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Home / India / Covid: India devastated by second wave because of Centre's mismanagement, says Congress

Covid: India devastated by second wave because of Centre's mismanagement, says Congress

The party pointed out that Prime Minister Narendra Modi continued to treat the crisis with callousness by remaining engrossed in the Bengal election
Sonia Gandhi in New Delhi.
Sonia Gandhi in New Delhi.
PTI photo

Sanjay K. Jha   |   New Delhi   |   Published 18.04.21, 02:16 AM

The Congress on Saturday said India was devastated by the second Covid-19 wave because of “colossal mismanagement” by the government, pointing out that Prime Minister Narendra Modi continued to treat the crisis with callousness by remaining engrossed in the Bengal election instead of sitting at his desk in Delhi to coordinate efforts to salvage the situation.

The Congress Working Committee listed the Prime Minister’s specific failures in an extremely critical resolution that said: “India’s first case of Covid-19 was detected on January 30, 2020. India’s first vaccine shot was administered on January 16, 2021. Between the two dates, and thereafter, there is a saga of tragedy, incompetence and colossal mismanagement.

“As we meet today, the cumulative number of infections is 1,45,26,609 and the cumulative death toll is 1,75,673.”

Briefing on the CWC deliberations, former finance minister P. Chidambaram said in response to a question: “It is shocking callousness on the part of the Prime Minister to be addressing rallies in Bengal instead of staying in Delhi and coordinating among ministries to control the situation. We all know this is a one-man government and all the decisions are taken by the Prime Minister’s Office.”

Chidambaram added: “Modi should have been in Delhi, sitting at his desk, coordinating augmentation of supplies, talking to chief ministers, solving problems. Is it the time for the Prime Minister to hold mega rallies and spend crores of rupees on mobilising crowds? Where would the Prime Minister be if there was a war today? We hope the people of Bengal will take note and give a befitting reply to his callousness.”

Senior leader Ajay Maken, who jointly briefed the media with Chidambaram, said: “The Centre captured all the powers under the Pandemic and Disaster Management Acts and the Prime Minister is busy in pure politics by remaining in Bengal the whole day. States have no power. Can the states decide on importing oxygen? Even minor details like who gets vaccine are decided by the Centre. Who should be blamed for the failures? The Prime Minister is responsible.”

Explaining what a Prime Minister’s foresight and dedication could have achieved, Chidambaram said: “The ministers ridiculed Rahul Gandhi when he sought clearance for vaccines available in the world. We have finally cleared the vaccines but are those firms in a position to supply to us now? The US and the European countries have already placed their orders and booked the entire production in advance. The Serum Institute said it needs Rs 3,000 crore to ramp up production. A Congress government would have sanctioned the amount immediately, without cabinet approval.”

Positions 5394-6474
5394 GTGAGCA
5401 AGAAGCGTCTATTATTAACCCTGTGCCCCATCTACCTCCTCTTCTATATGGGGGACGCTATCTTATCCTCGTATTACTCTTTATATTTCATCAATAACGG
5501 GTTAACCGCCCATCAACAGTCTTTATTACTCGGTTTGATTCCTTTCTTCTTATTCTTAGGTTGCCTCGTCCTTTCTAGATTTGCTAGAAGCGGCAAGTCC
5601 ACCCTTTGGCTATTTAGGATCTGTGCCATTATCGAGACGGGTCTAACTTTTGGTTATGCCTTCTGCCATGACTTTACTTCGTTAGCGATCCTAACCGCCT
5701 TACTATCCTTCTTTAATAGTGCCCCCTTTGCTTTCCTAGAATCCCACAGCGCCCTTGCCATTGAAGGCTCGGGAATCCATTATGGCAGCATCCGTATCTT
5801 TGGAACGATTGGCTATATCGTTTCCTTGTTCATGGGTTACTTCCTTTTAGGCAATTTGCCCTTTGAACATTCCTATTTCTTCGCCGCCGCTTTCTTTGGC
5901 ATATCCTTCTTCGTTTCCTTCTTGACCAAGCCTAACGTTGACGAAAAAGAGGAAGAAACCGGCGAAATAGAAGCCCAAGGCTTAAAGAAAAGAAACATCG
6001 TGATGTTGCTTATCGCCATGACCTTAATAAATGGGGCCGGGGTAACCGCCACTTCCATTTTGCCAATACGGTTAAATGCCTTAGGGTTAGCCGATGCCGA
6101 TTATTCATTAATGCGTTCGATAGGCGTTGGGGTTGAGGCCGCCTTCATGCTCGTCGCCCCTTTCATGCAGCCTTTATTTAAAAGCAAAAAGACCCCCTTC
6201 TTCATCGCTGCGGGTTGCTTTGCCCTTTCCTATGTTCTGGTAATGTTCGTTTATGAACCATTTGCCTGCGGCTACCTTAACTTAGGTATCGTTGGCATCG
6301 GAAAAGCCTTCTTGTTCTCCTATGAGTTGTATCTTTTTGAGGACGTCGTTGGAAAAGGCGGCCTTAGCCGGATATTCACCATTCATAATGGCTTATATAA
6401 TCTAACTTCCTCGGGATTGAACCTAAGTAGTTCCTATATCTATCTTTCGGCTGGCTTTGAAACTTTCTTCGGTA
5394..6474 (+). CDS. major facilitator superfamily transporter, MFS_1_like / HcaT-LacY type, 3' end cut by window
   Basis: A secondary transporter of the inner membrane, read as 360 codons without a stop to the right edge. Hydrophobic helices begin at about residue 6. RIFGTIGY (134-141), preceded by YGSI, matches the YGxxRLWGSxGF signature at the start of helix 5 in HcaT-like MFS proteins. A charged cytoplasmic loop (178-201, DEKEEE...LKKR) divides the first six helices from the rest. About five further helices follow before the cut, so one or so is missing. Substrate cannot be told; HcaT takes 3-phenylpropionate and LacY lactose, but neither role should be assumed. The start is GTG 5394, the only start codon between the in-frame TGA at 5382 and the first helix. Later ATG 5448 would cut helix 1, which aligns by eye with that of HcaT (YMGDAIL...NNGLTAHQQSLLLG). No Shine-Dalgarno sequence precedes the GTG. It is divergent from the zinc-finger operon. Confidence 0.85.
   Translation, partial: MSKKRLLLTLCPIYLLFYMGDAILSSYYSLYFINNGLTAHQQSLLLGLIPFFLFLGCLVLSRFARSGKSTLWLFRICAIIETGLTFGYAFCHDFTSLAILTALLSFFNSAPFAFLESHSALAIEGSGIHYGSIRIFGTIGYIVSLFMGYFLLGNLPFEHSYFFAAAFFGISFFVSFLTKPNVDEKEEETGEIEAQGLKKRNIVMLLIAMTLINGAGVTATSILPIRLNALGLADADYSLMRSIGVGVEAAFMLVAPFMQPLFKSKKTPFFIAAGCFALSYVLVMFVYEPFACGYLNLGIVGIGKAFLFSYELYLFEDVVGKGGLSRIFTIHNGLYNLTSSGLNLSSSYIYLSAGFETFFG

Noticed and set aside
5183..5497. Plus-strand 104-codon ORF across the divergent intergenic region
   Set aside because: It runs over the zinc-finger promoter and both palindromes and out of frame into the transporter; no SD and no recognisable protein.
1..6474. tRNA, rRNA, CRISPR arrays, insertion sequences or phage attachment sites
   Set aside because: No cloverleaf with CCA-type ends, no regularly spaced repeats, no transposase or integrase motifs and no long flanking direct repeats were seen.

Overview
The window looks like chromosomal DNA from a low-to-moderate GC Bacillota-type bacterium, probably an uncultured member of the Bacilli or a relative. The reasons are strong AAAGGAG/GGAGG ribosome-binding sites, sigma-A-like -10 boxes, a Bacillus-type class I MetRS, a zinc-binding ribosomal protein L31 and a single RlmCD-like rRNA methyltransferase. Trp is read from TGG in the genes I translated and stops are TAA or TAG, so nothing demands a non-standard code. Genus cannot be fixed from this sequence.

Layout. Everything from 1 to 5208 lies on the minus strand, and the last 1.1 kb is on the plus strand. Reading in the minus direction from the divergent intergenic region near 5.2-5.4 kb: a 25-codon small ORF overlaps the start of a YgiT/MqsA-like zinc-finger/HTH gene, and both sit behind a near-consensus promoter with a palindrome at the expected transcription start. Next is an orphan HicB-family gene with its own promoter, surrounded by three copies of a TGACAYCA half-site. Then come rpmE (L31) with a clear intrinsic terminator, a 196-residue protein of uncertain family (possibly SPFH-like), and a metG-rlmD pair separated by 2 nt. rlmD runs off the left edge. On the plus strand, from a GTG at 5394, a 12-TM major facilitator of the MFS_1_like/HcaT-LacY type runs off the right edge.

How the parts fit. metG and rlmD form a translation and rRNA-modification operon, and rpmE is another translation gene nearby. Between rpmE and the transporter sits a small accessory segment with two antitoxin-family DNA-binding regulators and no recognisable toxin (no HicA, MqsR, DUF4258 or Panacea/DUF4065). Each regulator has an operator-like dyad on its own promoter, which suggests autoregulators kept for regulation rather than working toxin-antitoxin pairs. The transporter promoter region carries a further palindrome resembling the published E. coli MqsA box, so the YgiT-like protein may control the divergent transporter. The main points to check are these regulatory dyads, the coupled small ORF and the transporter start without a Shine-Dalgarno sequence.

Responding to a question about Modi’s plea to check celebrations at Kumbh in Haridwar, Chidambaram asked: “How many days has the Kumbh Mela gone on already? This is a case of locking the stable when the horses have bolted.”

The Kumbh, where lakhs of people have gathered, has been on for more than two weeks.

To another question on the eight-phase Bengal polls, the Congress leader said: “Kerala, Tamil Nadu and Puducherry together have 404 seats where polls happened on a single day. Why can’t Bengal, which has 294 seats, have polls in one day?”

Stressing the need for urgent corrective measures to control the spread of the virus and avoid catastrophic consequences, the CWC resolution said: “The initial response measures of the central government were ludicrous, to say the least. The Prime Minister went on national television to exhort people to clang plates; and after two weeks he went on national television to exhort people to light lamps. Medical experts held back their criticism of such superstitious rites; and knowledgeable persons cautioned the government that it ought to take scientific measures to confront the pandemic.”

Listing the failures of a Prime Minister who was addressing two or three rallies a day in Bengal and other election-bound states when the second Covid wave was crippling the country, the resolution said: “Failed to create sufficient public awareness that a waning pandemic could be a precursor to a second wave that may be more devastating than the first wave, failed to rapidly scale up the production and supply of the two approved vaccines, failed to resort to compulsory licensing and production of the two approved vaccines in other pharma manufacturing facilities in India.”

The resolution continued: “Failed to universalise vaccination, to get rid of pre-registration and bureaucratic control over the vaccination programme, to leave the vaccine rollout to the state governments and public and private hospitals, to adopt a need-based, fair and equitable allocation of the vaccine doses to states, to curb the exports of large quantities of vaccine doses to other countries, to provide adequate funds to the state governments.”



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